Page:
Collect Thumbnails in a Contact Sheet in Photoshop

By Peter Bauer

Photoshop CC allows you to collect thumbnails in a contact sheet. In the old Dark(room) Ages, photographers regularly made a record of which images were on which film strips by exposing those strips on a piece of photographic paper, thus creating a contact sheet (the film strips were in contact with the sheet of paper).

The contact sheet serves the same purpose as thumbnails or previews in Bridge or the Open dialog box or thumbnail images on a Web page — they show which image is which. Hard copy contact sheets are useful to present to a client.

You can have Photoshop automate the process for you by choosing File→Automate→Contact Sheet II. (See the figure.) The procedure is as follows:

If you need a printed record of your images, consider Contact Sheet II.
If you need a printed record of your images, consider Contact Sheet II.
  1. Select a source folder from the Use drop-down list in the Source Images area.

  2. (Optional) If you want to include the images in any subfolders that might be within that folder, select the Include Subfolders check box.

    The Group Images by Folder option starts a new contact sheet for each subfolder.

  3. Using the Units, Width, and Height options in the Document area, describe your document, using the printable area of your page — not the paper size.

  4. Select a resolution.

    I recommend 300 pixels per inch (ppi) if printing and 72 ppi if you’ll be slicing the image for your website.

  5. Use the Mode drop-down list box to choose a color profile (an RGB profile unless printing to a color laser printer) and also decide whether you want to flatten all layers (which makes a smaller but less versatile file).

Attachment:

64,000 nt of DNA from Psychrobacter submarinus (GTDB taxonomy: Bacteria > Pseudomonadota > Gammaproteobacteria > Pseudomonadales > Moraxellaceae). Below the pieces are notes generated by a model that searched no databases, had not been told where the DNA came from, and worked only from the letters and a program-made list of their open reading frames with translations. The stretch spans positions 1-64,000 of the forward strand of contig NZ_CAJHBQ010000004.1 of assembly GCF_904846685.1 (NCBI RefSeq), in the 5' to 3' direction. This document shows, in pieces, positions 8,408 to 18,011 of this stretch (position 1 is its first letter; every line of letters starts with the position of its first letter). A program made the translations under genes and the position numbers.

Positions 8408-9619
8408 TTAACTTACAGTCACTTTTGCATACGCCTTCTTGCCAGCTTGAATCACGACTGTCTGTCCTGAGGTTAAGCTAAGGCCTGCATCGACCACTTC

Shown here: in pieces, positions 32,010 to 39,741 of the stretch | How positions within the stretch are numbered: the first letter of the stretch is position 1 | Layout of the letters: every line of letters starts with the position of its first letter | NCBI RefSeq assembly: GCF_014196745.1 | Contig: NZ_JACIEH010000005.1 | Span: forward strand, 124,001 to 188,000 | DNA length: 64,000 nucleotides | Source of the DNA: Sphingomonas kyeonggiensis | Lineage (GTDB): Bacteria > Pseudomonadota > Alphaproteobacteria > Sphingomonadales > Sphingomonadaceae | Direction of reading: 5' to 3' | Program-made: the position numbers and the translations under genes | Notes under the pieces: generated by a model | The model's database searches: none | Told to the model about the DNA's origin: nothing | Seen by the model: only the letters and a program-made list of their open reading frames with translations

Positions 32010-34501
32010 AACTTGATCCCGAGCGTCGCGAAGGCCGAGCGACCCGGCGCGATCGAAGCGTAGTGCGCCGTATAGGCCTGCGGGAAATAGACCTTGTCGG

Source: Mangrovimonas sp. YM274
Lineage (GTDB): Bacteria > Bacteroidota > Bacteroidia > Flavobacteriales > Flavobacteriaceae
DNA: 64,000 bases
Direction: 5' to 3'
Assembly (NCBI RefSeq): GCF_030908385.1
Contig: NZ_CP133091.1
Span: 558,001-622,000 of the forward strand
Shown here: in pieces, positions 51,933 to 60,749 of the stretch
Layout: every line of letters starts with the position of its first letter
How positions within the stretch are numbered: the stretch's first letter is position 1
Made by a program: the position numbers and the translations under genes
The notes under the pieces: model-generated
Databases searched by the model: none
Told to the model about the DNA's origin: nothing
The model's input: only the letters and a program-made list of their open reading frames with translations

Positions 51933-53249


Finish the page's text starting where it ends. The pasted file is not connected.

You can choose to have the images added to the page row by row (the second image is to the right of the first) or column by column (the second image is directly below the first). You can also choose the number of rows and columns, which determines the size of each individual image.

You then need to decide whether to use auto-spacing, to calculate the spacing between images, and whether to rotate images. If your source folder has a mixture of landscape and portrait images, rotating makes sure that each is exactly the same size — although some will be sideways. If image orientation is more important than having identical sizes, don’t use the Rotate for Best Fit option.

Note in the figure that the filenames change size to match the size of the image and, as you can see at the far right of the second row, if the filename is too long, it gets truncated rather than shrinking to an unreadable size. (By the way, Contact Sheet II now lets you choose any font installed on your computer for the filenames and other info you elect to include.)

To maintain image orientation, don’t use the Rotate for Best Fit option.
To maintain image orientation, don’t use the Rotate for Best Fit option.

If your folder is filled with portrait-oriented images, you can certainly have more columns than rows so that each image better fills the area allotted for it. For example, when printing 20 portrait images, using five columns and four rows produces larger printed images than using four columns and five rows.